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  • Congolese Red Cross workers carry the coffin of Congolese woman Kahambu Tulirwaho who died of Ebola, during a burial service at a cemetery in Butembo, in the DRC, March 28, 2019.

    Congolese Red Cross workers carry the coffin of Congolese woman Kahambu Tulirwaho who died of Ebola, during a burial service at a cemetery in Butembo, in the DRC, March 28, 2019. | Photo: Reuters

Published 16 April 2019

Since the outbreak was first confirmed last August, 814 people in the Democratic Republic of the Congo have died from the Ebola virus, according to the health ministry.

The number of people dead from the Ebola virus in the Democratic Republic of the Congo (DRC) has risen to 814 since the outbreak was first confirmed last August, according to an April 15 health ministry report.

RELATED: 
DR Congo: New Ebola Cases Set Devastating One-Day Record

During this latest major outbreak of Ebola, there are 1,198 confirmed cases of the virus and there are 66 probable cases. Another 231 cases are being suspected, says the health ministry via Twitter. All deaths were reported to have taken place in the provinces of North Kivu and Ituri.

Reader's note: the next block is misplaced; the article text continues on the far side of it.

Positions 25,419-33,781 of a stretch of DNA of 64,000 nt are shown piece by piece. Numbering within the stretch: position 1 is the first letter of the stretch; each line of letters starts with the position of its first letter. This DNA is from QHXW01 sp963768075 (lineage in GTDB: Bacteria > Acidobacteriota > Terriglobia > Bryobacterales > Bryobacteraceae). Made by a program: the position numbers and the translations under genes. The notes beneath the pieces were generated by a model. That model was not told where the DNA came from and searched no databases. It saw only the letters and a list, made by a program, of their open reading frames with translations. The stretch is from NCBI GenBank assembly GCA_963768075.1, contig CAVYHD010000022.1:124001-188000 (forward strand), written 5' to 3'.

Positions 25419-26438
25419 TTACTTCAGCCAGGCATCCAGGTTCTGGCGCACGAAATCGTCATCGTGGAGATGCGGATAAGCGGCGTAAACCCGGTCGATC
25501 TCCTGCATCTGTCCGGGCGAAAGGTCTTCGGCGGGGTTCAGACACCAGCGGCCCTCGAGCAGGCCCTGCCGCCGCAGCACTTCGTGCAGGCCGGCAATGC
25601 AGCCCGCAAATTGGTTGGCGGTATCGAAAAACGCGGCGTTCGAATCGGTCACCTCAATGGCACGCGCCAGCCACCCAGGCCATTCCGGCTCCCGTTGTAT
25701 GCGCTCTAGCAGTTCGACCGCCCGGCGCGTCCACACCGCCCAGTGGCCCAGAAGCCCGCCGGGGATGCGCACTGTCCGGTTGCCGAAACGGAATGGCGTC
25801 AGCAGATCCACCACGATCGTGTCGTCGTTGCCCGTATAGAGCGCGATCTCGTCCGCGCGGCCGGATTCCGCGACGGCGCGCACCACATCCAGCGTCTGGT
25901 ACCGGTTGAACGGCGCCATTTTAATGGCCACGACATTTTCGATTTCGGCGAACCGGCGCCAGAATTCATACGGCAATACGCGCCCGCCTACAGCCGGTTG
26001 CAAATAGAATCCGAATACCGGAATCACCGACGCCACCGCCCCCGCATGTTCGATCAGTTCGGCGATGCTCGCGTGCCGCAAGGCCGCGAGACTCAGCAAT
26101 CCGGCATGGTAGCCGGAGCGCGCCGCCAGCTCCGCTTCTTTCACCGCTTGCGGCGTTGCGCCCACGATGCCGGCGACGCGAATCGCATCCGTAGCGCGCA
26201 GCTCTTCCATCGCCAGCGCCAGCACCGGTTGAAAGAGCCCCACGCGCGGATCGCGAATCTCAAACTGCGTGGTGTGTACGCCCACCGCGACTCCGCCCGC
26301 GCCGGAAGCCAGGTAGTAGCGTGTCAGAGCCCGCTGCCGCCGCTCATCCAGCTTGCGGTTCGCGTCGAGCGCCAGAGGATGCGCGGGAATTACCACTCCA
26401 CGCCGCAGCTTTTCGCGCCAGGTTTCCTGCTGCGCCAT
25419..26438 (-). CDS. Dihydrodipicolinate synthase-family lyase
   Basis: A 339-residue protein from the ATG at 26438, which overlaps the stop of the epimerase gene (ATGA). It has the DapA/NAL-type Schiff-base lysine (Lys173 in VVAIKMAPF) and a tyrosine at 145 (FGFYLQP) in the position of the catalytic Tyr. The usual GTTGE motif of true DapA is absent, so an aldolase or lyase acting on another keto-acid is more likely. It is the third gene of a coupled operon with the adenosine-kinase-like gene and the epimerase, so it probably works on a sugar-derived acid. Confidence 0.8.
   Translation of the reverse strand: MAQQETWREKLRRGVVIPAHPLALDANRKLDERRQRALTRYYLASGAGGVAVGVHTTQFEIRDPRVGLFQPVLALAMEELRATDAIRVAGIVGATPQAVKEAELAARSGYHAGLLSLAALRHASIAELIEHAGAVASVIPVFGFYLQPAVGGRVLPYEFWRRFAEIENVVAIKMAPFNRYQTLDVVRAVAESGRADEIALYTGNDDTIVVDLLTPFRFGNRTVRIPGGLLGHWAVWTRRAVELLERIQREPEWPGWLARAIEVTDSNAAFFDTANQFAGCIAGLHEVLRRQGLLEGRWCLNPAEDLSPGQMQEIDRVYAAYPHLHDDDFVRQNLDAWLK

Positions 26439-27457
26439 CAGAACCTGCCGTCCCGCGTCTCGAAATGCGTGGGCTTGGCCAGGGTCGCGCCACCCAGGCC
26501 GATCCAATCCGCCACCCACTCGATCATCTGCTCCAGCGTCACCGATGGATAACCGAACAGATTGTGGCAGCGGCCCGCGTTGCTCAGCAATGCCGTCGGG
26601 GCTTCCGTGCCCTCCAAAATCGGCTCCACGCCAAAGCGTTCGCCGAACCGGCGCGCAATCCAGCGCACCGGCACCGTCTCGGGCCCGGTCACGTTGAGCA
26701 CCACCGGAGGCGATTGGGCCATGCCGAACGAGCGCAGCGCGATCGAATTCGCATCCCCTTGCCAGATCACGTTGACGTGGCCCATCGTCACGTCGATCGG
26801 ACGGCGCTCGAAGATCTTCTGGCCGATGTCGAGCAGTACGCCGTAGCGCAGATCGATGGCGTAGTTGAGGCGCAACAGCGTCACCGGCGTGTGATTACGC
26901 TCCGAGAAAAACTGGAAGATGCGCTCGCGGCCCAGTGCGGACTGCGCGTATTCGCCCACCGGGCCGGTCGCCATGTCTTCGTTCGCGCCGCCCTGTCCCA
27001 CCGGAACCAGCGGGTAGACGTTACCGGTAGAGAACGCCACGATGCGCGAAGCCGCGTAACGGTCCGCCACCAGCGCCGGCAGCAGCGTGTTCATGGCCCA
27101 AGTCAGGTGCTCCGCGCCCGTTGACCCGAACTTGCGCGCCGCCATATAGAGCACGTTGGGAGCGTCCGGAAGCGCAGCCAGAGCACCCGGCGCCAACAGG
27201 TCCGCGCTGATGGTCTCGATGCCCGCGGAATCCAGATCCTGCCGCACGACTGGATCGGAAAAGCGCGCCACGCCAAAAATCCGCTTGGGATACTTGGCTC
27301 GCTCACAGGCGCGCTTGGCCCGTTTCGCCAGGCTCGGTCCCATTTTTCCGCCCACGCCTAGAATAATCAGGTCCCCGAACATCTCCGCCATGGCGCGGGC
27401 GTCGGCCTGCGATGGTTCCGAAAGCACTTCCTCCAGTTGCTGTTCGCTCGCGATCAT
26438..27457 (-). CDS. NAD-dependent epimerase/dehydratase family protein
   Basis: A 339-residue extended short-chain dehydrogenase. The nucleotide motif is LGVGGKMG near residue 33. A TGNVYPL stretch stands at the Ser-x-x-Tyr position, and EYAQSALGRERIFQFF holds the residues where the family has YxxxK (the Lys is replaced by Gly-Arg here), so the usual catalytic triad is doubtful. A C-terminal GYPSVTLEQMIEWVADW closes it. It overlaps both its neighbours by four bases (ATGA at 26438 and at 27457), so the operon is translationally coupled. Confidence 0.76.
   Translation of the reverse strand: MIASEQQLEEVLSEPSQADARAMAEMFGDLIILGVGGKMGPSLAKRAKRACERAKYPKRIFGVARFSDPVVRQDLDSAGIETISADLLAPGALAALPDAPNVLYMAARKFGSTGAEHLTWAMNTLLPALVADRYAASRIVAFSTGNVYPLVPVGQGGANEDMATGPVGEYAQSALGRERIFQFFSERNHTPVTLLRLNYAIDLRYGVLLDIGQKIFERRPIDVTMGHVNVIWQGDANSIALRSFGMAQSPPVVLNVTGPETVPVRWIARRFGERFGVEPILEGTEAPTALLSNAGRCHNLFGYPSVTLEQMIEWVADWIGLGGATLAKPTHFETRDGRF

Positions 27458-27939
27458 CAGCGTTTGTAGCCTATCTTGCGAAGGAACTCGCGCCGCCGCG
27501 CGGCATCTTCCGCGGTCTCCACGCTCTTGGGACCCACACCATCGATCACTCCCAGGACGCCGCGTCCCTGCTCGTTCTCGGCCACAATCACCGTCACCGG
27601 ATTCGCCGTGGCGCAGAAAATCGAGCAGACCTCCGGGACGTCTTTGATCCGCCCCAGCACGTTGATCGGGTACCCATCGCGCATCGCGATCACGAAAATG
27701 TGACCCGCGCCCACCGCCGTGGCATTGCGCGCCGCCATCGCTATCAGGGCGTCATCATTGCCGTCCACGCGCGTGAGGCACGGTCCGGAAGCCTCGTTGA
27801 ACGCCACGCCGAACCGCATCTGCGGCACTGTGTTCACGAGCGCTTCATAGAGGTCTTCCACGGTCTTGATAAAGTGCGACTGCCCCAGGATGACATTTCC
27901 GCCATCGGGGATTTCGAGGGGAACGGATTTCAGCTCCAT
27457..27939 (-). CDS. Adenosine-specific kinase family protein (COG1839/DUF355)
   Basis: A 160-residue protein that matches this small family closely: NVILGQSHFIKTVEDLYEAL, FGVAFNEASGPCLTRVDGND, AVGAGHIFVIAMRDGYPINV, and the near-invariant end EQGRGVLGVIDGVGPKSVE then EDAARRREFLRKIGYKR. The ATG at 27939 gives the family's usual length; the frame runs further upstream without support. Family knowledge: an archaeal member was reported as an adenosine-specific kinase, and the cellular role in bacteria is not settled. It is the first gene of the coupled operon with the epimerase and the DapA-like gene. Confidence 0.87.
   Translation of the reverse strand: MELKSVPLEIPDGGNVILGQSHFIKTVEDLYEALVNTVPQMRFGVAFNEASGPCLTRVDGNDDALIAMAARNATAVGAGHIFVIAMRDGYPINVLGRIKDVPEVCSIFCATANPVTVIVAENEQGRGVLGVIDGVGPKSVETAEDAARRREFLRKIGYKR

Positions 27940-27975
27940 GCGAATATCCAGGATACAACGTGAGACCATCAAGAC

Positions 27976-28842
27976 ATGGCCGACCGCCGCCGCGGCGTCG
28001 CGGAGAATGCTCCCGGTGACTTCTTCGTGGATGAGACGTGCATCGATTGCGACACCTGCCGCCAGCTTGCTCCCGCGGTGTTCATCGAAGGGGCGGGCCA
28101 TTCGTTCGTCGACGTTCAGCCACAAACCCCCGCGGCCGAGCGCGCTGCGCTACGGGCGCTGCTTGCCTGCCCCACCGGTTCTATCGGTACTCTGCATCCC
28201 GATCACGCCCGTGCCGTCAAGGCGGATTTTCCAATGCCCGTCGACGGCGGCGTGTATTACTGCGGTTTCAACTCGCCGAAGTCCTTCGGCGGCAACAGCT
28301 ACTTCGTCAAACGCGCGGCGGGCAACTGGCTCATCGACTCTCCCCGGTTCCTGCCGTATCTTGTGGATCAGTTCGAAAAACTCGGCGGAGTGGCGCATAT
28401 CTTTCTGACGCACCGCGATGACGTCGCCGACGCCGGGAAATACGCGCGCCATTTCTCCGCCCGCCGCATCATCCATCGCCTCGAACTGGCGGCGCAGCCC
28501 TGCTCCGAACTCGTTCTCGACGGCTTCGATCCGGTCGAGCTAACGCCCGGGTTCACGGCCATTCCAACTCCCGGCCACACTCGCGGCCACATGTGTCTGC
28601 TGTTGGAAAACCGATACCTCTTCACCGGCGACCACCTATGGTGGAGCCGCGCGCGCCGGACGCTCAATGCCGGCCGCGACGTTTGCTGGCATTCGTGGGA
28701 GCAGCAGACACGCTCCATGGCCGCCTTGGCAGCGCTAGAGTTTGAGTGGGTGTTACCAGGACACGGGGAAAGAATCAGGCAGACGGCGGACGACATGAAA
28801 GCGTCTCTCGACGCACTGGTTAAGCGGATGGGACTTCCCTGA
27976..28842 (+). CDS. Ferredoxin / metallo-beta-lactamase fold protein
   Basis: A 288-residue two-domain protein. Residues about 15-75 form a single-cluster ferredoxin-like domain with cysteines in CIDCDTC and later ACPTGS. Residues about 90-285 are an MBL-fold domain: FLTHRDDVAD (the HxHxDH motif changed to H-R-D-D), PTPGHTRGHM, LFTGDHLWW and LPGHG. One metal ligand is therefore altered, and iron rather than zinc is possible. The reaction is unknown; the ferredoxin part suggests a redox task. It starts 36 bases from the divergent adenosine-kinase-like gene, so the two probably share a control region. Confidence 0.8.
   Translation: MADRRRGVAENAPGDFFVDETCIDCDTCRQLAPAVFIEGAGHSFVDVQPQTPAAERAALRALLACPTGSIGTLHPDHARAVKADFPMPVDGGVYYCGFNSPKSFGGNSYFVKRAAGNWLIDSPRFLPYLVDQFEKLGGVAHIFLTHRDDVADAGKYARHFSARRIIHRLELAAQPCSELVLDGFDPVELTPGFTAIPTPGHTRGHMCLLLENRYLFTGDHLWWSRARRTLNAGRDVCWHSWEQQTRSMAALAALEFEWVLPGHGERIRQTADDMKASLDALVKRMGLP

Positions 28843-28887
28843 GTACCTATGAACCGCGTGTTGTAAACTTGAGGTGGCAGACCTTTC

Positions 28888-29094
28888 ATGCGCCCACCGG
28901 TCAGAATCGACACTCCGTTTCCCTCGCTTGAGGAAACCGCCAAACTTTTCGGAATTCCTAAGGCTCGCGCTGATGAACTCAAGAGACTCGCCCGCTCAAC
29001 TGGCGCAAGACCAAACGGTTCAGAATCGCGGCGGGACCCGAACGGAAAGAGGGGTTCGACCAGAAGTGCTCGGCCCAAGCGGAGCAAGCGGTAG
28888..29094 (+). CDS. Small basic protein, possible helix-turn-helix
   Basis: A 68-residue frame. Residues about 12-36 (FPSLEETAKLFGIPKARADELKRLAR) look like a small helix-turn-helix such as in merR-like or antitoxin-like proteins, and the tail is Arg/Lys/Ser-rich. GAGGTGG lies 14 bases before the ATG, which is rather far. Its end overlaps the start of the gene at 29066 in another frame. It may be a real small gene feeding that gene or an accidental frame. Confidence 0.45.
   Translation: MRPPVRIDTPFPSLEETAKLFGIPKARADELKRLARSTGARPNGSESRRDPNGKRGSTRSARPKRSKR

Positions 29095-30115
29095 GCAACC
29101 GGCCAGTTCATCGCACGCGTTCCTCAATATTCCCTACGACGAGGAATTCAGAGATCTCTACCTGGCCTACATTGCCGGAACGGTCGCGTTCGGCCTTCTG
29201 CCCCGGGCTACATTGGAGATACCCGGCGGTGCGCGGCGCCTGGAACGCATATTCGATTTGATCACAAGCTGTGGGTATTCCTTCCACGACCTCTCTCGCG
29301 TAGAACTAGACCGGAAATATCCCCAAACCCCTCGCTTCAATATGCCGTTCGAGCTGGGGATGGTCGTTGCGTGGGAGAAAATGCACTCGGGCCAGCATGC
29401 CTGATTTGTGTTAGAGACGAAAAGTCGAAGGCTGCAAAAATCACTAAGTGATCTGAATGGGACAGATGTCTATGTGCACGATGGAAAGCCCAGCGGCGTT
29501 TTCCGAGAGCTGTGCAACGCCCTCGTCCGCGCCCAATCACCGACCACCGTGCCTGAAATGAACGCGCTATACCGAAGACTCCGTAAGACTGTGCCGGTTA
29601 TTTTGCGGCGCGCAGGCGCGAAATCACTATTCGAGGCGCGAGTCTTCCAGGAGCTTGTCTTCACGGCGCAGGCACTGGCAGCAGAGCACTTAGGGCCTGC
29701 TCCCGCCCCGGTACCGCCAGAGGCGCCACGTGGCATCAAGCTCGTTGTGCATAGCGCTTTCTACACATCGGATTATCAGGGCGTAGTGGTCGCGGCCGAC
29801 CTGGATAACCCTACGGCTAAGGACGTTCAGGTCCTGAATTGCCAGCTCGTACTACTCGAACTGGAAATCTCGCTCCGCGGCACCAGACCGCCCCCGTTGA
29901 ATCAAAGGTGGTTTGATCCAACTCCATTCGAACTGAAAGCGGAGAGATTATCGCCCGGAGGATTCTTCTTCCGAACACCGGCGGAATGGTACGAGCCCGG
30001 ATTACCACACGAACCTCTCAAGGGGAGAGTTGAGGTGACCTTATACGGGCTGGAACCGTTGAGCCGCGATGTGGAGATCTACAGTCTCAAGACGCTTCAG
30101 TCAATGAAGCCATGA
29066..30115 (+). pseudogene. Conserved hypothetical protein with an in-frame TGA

Some 371 people have been cured of the virus since the outbreak was declared in August 2018.

A total of 1,264 cases (1,198 confirmed and 66 probable), 814 deaths and 374 people cured (in total) - 13 new cases - 11 new deaths of confirmed cases - 231 suspected cases - 3 new cures

The Ebola virus has symptoms of fever, diarrhea, vomiting, bleeding and 90 percent of cases result in death.

Despite the actions undertaken by national and international health institutions, the outbreak has not yet been controlled because some communities refuse to receive treatment saying they are being mistreated by authorities and efforts to cure and vaccinate have been “militarized.”

Epidemiological control has also been weakened due to political instability at the national level and insecurity at the DRC’s northeast border where numerous armed groups operate.

More than 89,656 people have been inoculated since vaccinations began in August 2018 in the DRC. This massive campaign has been focused mainly in the cities of Mabalako, Beni, Mandima, Katwa and Butembo.

The world's most devastating outbreak was declared in March 2014 with cases that dated back to December 2013. That time, Ebola spread across parts of the eastern African nations of Guinea, Sierra Leone and Liberia.

In January 2016, the World Health Organization (WHO) declared the multi-national outbreak ended, but not before 11,300 people died and more than 28,500 were infected. These figures could be underestimated according to the agency.​​​​​​​

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